How many cookbooks do you currently have in your home? I’m being serious – go count them! My bet is that you have FAR more than you realize. I just counted and we have 42 (yes, FOURTY-TWO. And that doesn’t include the 5 you see above) plus our HUGE binder full of family recipes and favorites we’ve collected over the last few years. It’s ridiculous. Let’s be honest: there is no way that we will ever, in a million years, try all of those recipes, even once.
In an effort to purge some stuff and clear some things out in our home for the new year, we’ve been going through bookshelves (we have a serious book problem, and an even BIGGER mug collection addiction!) and closets – donating anything we can, and throwing out the things that nobody has any business holding onto.
A couple of days ago a certain cookbook caught my eye and I had a revelation!
I’m not going to lie, it was a church cookbook. One given to us by someone, from a church that we knew nobody from. It’s a HUGE book and takes up a lot of shelf space. And can we be real here – how many of those recipes are you actually going to try? Don’t get me wrong, I have bought them from our churches in the past and I love the people that shared their recipes, but… 12 recipes for chicken pie, 7 recipes for meatloaf and 42 million mayonnaise based dips are just not things I’m going to ever make. My Nannie’s chicken pie and mom’s meatloaf are the only ones of those I’m interested in. Not because they’re necessarily the best, but I just don’t have room in my life for 9 different chicken pies! (Although I do have 3 that I really love – that are all pretty different…) Regardless of how much I love those people, I don’t need 90% of the recipes in there.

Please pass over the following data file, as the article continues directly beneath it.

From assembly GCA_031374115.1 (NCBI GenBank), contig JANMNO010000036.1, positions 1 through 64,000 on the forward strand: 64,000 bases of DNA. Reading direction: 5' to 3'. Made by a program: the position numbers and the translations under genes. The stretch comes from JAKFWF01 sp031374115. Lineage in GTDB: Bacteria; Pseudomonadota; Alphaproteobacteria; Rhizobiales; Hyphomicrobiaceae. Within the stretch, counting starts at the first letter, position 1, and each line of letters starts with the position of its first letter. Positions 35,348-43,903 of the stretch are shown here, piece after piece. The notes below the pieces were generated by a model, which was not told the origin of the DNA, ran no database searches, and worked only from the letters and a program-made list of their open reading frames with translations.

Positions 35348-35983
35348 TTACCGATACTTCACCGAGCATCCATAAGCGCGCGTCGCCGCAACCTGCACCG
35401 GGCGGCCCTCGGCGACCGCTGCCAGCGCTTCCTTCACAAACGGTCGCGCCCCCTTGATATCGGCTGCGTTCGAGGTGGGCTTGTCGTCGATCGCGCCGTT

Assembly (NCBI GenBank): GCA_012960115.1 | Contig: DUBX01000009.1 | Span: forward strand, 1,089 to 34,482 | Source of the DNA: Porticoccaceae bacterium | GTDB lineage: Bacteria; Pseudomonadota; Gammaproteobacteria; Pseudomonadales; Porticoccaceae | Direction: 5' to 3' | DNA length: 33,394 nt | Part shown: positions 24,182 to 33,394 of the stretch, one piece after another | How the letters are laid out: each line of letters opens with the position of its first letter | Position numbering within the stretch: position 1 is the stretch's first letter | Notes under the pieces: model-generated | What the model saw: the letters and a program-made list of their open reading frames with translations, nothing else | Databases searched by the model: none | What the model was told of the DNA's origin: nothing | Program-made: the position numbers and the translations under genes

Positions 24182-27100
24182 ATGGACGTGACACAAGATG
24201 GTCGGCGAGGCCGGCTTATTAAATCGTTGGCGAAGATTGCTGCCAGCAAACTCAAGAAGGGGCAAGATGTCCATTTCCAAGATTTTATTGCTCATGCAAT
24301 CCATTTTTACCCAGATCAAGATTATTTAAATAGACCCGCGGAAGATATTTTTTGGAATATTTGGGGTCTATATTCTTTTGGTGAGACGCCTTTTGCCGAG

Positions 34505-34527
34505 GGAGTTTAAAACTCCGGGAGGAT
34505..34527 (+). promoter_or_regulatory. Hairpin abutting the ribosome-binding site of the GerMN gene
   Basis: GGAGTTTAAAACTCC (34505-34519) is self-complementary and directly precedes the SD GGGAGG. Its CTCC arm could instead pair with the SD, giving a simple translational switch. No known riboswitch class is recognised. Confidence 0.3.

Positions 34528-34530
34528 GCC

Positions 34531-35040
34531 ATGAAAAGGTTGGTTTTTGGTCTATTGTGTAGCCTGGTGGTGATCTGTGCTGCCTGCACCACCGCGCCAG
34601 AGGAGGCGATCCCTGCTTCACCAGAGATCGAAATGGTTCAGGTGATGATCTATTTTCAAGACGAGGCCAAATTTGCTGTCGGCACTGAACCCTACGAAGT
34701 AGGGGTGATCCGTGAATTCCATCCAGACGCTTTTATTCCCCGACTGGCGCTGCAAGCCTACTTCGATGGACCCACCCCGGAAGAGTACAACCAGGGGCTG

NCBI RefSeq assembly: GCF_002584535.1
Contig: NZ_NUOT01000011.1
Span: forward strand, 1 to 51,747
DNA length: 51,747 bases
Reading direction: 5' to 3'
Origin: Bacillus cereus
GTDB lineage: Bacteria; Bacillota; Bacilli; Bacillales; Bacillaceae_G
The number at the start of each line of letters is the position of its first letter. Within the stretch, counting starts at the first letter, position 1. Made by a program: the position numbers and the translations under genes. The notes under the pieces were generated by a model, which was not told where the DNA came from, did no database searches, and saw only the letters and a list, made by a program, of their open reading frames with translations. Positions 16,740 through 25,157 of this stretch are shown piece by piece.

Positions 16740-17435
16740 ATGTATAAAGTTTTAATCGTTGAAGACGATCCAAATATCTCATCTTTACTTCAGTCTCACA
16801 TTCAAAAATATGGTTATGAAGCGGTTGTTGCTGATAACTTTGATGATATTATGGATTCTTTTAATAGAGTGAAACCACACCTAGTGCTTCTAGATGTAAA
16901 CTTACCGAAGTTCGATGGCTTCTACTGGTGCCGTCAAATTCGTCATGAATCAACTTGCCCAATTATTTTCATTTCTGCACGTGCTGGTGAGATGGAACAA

So here’s how I decided to make the best of both worlds: I sat down and took a few minutes to flip through the afore-mentioned church cookbook, pulling out pages that contained recipes that were something I found interesting and wanted to possibly try one day. I marked the recipe I was saving with a red star since there are usually multiple ones on each page. Once I had torn out the pages I wanted to keep I recycled the remainder of the book – and I don’t feel bad about it either.
1) My shelf has free space on it.
2) I kept recipes I’d love to try one day.
3) Recycling helps the enviroment.
4) Those cookbooks are organized as fundraisers, and my funds were given. The cookbook has officially served it’s purpose.
5) With a 125 page cookbook, I’m never going to sit down and read through it to find a recipe anyway – so with it on the shelf it’s literally doing me no good. Now that I’ve picked my favorites out, I’ll be more likely to try those recipes!
6) Best of all, I came across some really cool recipes that I didn’t know we had! (I found one for “Betty’s Coconut Cake” that looks like it could quickly become one of my favorites!)
After the first book I sort of found my “declutter calling” for the day and went through several more cookbooks to save the recipes we’d be interested in! We’ve placed those in our main recipe binder and look forward to trying them soon!
I highly recommend taking the time to glance through a few cookbooks that have been weighing down your shelves, in hopes that you’ll be able to free up a little more space in your kitchen! (If you’re feeling bad about tearing pages out, make copies or take photos of the recipes – but hey, tearing pages is find of fun!) I did over the last couple of days and have been able to recycle 5 cookbooks. We have free shelf space and ended up with 25-30 new recipes to try!